Life skills begin at young age on the farm

I started today with a few tears. First was an e-mail that my friends from Dearlock sent me about a dog.
You know how much my dog means to me and as she gets older, this e-mail touched me in a big way.
She and I went for our walk, and I forgot about that as we were waiting for the trailer to come and pick up my big old bull. Today was the day—he is off to his final destination.
Of course, I cried as he left the driveway. He was a nice old guy and did good work, but he was starting to have some feet issues and he simply was just getting too big and old.
Alas, I ticked him off in a big way before he left as he needed to have an RFID tag put in.
His ears were tough as leather and as thick as plywood, but finally we managed to get one in. Not really in the ideal spot, but it would do for this trip.
He always co-operated, so I hated to see him go (this is when I shouldn’t be a farmer).
I’m done breeding now. I returned my borrowed bull and managed to bring home the other one from Blackhawk. He’ll just hang out for the next 10 months waiting for the next breeding season.
He will be busy fighting flies, though, as they are out in full force now!
• • •
Last week was an exciting time with the sod-turing ceremony for the new abattoir in Emo. The weather wasn’t the greatest, but we were all in good spirits as this is finally going to become a reality.
I am so pleased. It will be the first time in my adult career as a farmer that I will be able to access an abattoir this close to home!
As transportation costs continue to rise, I think our entire region will be happy to have access to local foods.
• • •
Fisher will be jealous, but on Friday I was at a party with Mrs. C.! Mr. C came, as well, and both are wonderful people (I think I’m going to give Mr. C. my first steak once our abattoir is built).
My brother and his wife hosted a retirement party for my brother’s father-in-law. It was a surprise. They were suppose to return from golfing at 6 p.m. but they didn’t roll in until about 7:30.
Terry was surprised. His first question was “What’s the party for?”
I was just happy that Terry wasn’t my principal when I was in high school since I wasn’t the best student. I might have been voted “Kid most likely to get in trouble!”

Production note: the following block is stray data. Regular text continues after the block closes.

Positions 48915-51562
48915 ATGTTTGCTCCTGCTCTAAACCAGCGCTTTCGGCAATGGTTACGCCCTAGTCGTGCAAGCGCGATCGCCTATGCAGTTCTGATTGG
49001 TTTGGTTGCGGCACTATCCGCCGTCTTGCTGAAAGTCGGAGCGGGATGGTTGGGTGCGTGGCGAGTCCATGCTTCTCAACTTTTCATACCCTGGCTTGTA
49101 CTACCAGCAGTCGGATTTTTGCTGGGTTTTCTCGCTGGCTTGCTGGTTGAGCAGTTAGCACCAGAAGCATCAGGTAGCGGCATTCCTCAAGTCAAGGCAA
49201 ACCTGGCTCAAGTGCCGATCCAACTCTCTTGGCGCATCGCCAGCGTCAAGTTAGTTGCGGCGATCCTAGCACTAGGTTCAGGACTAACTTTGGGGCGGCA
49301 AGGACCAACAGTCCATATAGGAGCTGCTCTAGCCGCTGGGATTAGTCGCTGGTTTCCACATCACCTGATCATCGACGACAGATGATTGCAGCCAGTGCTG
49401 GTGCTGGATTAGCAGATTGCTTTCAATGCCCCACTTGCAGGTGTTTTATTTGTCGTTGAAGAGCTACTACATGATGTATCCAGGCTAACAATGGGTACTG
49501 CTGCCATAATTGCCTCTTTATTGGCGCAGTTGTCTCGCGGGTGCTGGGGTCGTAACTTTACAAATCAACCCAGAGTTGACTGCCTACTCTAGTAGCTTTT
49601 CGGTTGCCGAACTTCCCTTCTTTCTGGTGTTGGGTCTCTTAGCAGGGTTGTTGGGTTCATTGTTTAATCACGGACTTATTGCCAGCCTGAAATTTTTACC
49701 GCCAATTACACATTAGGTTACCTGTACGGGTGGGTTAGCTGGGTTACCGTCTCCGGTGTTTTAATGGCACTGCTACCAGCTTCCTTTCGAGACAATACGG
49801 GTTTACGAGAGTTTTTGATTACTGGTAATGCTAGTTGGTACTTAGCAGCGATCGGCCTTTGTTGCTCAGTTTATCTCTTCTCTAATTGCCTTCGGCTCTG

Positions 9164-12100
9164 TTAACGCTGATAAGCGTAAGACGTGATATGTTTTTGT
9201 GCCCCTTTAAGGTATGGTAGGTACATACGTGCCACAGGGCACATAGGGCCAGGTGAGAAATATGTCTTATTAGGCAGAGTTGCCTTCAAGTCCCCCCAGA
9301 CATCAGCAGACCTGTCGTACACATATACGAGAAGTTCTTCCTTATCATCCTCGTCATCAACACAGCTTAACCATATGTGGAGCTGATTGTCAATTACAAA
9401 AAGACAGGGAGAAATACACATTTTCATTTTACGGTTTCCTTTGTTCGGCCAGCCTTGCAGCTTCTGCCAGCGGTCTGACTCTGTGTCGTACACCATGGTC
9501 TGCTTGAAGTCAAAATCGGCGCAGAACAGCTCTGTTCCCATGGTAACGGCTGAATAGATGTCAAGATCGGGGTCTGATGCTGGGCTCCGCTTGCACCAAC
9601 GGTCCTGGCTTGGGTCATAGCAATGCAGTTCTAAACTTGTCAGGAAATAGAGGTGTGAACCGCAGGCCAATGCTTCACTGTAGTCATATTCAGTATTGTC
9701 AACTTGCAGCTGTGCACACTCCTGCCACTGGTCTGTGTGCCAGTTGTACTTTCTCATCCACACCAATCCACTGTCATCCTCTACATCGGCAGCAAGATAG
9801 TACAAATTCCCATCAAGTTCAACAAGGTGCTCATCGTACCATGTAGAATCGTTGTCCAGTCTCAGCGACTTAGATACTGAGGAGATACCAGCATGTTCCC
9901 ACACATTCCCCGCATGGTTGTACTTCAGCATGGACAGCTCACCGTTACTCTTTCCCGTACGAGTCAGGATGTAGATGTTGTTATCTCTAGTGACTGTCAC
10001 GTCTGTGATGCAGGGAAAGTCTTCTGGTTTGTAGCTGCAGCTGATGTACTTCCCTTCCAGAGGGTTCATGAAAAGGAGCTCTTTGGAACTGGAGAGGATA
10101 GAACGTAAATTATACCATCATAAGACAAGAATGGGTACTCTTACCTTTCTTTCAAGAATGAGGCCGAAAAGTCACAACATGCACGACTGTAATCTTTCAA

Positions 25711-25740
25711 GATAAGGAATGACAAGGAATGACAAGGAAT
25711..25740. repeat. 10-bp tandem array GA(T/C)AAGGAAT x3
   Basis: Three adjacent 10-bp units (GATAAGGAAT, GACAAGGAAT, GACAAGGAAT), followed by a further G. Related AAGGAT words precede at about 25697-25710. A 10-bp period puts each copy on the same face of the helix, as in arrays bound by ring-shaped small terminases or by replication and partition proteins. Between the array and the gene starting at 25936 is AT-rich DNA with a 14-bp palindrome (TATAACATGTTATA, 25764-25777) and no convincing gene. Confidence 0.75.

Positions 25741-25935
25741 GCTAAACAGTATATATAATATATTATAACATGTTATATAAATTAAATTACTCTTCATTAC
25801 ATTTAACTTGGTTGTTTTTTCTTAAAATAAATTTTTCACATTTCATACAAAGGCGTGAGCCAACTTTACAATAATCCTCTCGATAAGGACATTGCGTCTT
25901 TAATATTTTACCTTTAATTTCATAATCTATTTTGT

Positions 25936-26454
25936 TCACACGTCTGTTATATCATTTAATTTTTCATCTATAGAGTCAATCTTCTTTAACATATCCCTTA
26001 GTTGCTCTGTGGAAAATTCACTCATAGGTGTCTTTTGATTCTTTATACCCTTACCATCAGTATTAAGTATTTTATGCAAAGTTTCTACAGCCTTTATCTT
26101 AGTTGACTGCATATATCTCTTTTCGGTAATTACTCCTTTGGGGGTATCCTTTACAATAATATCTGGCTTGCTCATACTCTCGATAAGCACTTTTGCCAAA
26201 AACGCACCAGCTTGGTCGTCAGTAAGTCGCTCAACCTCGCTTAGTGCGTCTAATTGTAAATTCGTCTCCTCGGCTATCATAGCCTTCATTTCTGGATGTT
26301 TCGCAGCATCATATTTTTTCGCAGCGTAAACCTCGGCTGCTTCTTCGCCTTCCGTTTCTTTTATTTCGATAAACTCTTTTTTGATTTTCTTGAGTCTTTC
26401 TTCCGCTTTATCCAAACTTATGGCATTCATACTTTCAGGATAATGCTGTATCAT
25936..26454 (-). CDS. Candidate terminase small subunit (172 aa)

I think my parents were relieved that I graduated.
I always admired how Terry seemed to find good in all the kids and always asked what they were doing now.
I wish him a great retirement. I know that he has worked very hard and is deserving of this.
If he gets bored, I’m sure I could find a few jobs for him.
• • •
We managed to bring Maddie out with us on Friday night. Marlee went to sleep during the party, but Maddie sure wouldn’t. She was tired, and went straight to bed at Grandma and Grandpa’s.
This is a busy time of the year to just play, so we did a craft early in the morning before I had to get to work. I picked her up later when I went baling hay (yes, it has started–cross your fingers for good weather!)
I didn’t know how long that would last as it is like a mini greenhouse in our tractor since we don’t have air conditioning, but finally after a couple of hours, a short rest, and a few snacks, Grandma came to check on her.
As soon as she saw the truck, Maddie said, “I am not going with Grandma, I have to make hay for ‘Darma.’”
I thought it was best if she took a break, so I told her that she and Grandma should go for a walk and see Darma as the cows were all laying in the barn yard fighting the flies. She agreed.
Grandma and Maddie were walking in the cows when a calf jumped up on one of the steers.
Grandma said, “Oh, isn’t he being silly?” But Maddie responded, “Grandma, he’s not being silly, he is just making a baby.”
Life skills begin at a young age when you’re on the farm!

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